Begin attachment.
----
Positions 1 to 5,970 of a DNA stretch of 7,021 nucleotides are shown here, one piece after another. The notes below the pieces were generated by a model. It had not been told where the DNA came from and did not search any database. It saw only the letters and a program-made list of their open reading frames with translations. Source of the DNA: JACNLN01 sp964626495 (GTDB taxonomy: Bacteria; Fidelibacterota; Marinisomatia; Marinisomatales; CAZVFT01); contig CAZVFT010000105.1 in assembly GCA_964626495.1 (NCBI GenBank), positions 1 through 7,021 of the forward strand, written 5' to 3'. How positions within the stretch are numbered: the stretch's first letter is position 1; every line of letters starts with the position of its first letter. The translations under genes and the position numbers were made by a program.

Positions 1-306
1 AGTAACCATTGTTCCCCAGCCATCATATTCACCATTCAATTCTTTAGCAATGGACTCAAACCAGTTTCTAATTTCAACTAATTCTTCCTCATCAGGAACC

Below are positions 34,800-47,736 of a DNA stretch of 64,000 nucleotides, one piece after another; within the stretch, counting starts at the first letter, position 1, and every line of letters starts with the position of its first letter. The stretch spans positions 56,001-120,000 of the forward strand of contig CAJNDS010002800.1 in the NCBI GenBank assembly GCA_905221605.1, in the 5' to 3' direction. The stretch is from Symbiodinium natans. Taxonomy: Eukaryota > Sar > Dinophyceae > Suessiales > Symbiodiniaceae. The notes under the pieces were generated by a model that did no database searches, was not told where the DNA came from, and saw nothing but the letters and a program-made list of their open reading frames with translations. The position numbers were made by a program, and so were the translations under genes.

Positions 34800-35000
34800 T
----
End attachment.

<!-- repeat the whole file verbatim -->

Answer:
Positions 1 to 5,970 of a DNA stretch of 7,021 nucleotides are shown here, one piece after another. The notes below the pieces were generated by a model. It had not been told where the DNA came from and did not search any database. It saw only the letters and a program-made list of their open reading frames with translations. Source of the DNA: JACNLN01 sp964626495 (GTDB taxonomy: Bacteria; Fidelibacterota; Marinisomatia; Marinisomatales; CAZVFT01); contig CAZVFT010000105.1 in assembly GCA_964626495.1 (NCBI GenBank), positions 1 through 7,021 of the forward strand, written 5' to 3'. How positions within the stretch are numbered: the stretch's first letter is position 1; every line of letters starts with the position of its first letter. The translations under genes and the position numbers were made by a program.

Positions 1-306
1 AGTAACCATTGTTCCCCAGCCATCATATTCACCATTCAATTCTTTAGCAATGGACTCAAACCAGTTTCTAATTTCAACTAATTCTTCCTCATCAGGAACC

Below are positions 34,800-47,736 of a DNA stretch of 64,000 nucleotides, one piece after another; within the stretch, counting starts at the first letter, position 1, and every line of letters starts with the position of its first letter. The stretch spans positions 56,001-120,000 of the forward strand of contig CAJNDS010002800.1 in the NCBI GenBank assembly GCA_905221605.1, in the 5' to 3' direction. The stretch is from Symbiodinium natans. Taxonomy: Eukaryota > Sar > Dinophyceae > Suessiales > Symbiodiniaceae. The notes under the pieces were generated by a model that did no database searches, was not told where the DNA came from, and saw nothing but the letters and a program-made list of their open reading frames with translations. The position numbers were made by a program, and so were the translations under genes.

Positions 34800-35000
34800 T